Beacon of Effective Regulation Emerges in Malta’s H1 ResultsPublished November 30, 2017 by Lee R
More innovations are in store for Malta’s progressive regulation policy after robust H1.
Malta is welcoming to iGaming, providing a model for reaping the benefits of regulation in government revenue in H1 2017.
Recently released figures from the Malta Gaming Authority (MGA) indicate that gaming brought over €556m ($655.6m) to the domestic economy in the six months ending June 30.
The half year count represents a 10% year-on-year jump from the previous year and a full additional 12% in total value added to the Maltese economy, for an 11.8% year-on-year jump.
More substantial gains were to be found for Malta in gaming tax revenue at €29m, with a 5.5% increase of tax indirect tax intake, gains that were driven in no small part by a 6% increase in number of gambling companies licensed in Malta from 2016 H2.
The MGA further lauded the amount of jobs created by these increases as ahead of forecast: initial estimates at the launch of regulation set a benchmark of 6,400 full-time jobs created from online gaming industry by June 2017, only to reveal in real time that total employment in the gaming sector has reached 9,000 full-time equivalent jobs when including indirect employment.
Further Proactive Measures
The robust growth that MGA anticipates for the rest of 2017and through all of 2018 will be bolstered by an overhaul of its regulatory framework, which will continue to “streamline, consolidate and future-proof” all gaming sectors under one legislative umbrella while further aligning MGA enforcement powers with consumer protections. standards.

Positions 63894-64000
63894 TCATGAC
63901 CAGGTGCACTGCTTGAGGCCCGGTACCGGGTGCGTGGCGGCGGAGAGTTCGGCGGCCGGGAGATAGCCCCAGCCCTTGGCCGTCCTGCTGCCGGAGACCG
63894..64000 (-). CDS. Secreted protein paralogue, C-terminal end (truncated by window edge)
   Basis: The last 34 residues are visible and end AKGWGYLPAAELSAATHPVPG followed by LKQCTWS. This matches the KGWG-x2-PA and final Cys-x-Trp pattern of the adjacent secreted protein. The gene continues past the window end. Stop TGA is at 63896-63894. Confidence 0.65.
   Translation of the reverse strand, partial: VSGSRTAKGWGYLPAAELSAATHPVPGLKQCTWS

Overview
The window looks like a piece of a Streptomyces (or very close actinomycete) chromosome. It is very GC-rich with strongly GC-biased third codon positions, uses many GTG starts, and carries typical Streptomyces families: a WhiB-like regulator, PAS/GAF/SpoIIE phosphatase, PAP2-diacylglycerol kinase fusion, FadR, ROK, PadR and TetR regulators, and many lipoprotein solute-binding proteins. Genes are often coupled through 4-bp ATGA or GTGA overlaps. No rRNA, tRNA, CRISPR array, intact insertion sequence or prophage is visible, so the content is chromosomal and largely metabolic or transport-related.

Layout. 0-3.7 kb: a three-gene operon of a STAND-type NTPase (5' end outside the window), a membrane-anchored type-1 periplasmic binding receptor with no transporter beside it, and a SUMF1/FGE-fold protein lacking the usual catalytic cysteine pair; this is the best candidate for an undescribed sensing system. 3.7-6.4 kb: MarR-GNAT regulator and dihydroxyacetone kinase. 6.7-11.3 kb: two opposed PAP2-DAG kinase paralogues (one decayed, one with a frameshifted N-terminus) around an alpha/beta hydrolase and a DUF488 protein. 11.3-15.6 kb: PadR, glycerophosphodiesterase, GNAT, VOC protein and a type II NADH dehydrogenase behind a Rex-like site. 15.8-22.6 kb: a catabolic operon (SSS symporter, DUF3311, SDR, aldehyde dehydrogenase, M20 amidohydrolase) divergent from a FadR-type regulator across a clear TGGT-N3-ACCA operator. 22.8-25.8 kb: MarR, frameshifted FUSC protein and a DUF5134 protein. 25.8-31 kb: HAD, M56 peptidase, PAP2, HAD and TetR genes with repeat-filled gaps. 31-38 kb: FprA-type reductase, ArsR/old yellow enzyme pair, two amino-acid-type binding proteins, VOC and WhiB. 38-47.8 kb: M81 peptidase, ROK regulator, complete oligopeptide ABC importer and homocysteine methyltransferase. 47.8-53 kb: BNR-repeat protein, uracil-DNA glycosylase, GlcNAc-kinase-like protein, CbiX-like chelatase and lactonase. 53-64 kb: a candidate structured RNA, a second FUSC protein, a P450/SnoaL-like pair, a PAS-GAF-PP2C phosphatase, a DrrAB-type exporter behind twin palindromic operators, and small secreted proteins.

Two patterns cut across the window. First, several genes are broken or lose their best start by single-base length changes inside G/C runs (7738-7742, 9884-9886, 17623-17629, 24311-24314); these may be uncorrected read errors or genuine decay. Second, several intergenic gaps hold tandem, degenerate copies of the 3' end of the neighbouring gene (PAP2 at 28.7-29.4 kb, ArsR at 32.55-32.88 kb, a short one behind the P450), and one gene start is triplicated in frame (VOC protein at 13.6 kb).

New Licence Categories
Regulation developments of note for 2017 H1 included MGA’s January introduction of the new controlled skill games licensing category, for which 13 licenses were issued in H1, including 10 for B2C operations and with three supplier licenses.
Crucial Study Underway
Another important new development was the sandbox test MGA has launched of the impact on Malta’s economy from permission of MGA licensees are permitted to conduct cryptocurrency transactions using digital currencies such as Bitcoin, for which the first interim reports is still pending.
From job increases to government revenue increases, Malta’s H1 has proven a mini-model for realizing the ideal benefits of regulation that any jurisdiction would do well to make note of, and monitor closely moving forward.